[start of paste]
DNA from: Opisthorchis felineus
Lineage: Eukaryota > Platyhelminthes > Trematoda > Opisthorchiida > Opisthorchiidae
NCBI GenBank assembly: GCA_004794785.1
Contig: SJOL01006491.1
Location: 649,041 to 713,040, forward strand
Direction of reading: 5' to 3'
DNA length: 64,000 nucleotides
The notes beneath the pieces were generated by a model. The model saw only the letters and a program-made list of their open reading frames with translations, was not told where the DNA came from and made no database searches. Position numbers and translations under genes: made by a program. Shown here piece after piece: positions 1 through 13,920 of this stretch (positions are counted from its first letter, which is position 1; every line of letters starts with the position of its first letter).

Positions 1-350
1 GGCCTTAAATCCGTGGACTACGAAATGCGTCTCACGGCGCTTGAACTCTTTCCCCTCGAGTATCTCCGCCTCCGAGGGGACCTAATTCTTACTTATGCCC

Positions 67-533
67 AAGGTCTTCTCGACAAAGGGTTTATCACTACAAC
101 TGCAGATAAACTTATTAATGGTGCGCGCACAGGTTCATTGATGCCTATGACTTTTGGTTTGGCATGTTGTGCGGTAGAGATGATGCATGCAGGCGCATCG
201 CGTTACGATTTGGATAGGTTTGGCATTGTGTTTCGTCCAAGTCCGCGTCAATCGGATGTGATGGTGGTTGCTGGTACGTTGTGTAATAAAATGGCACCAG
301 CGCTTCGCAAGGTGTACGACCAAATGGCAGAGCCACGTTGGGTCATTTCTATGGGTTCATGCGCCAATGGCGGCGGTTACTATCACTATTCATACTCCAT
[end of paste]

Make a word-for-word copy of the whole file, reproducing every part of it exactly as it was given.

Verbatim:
DNA from: Opisthorchis felineus
Lineage: Eukaryota > Platyhelminthes > Trematoda > Opisthorchiida > Opisthorchiidae
NCBI GenBank assembly: GCA_004794785.1
Contig: SJOL01006491.1
Location: 649,041 to 713,040, forward strand
Direction of reading: 5' to 3'
DNA length: 64,000 nucleotides
The notes beneath the pieces were generated by a model. The model saw only the letters and a program-made list of their open reading frames with translations, was not told where the DNA came from and made no database searches. Position numbers and translations under genes: made by a program. Shown here piece after piece: positions 1 through 13,920 of this stretch (positions are counted from its first letter, which is position 1; every line of letters starts with the position of its first letter).

Positions 1-350
1 GGCCTTAAATCCGTGGACTACGAAATGCGTCTCACGGCGCTTGAACTCTTTCCCCTCGAGTATCTCCGCCTCCGAGGGGACCTAATTCTTACTTATGCCC

Positions 67-533
67 AAGGTCTTCTCGACAAAGGGTTTATCACTACAAC
101 TGCAGATAAACTTATTAATGGTGCGCGCACAGGTTCATTGATGCCTATGACTTTTGGTTTGGCATGTTGTGCGGTAGAGATGATGCATGCAGGCGCATCG
201 CGTTACGATTTGGATAGGTTTGGCATTGTGTTTCGTCCAAGTCCGCGTCAATCGGATGTGATGGTGGTTGCTGGTACGTTGTGTAATAAAATGGCACCAG
301 CGCTTCGCAAGGTGTACGACCAAATGGCAGAGCCACGTTGGGTCATTTCTATGGGTTCATGCGCCAATGGCGGCGGTTACTATCACTATTCATACTCCAT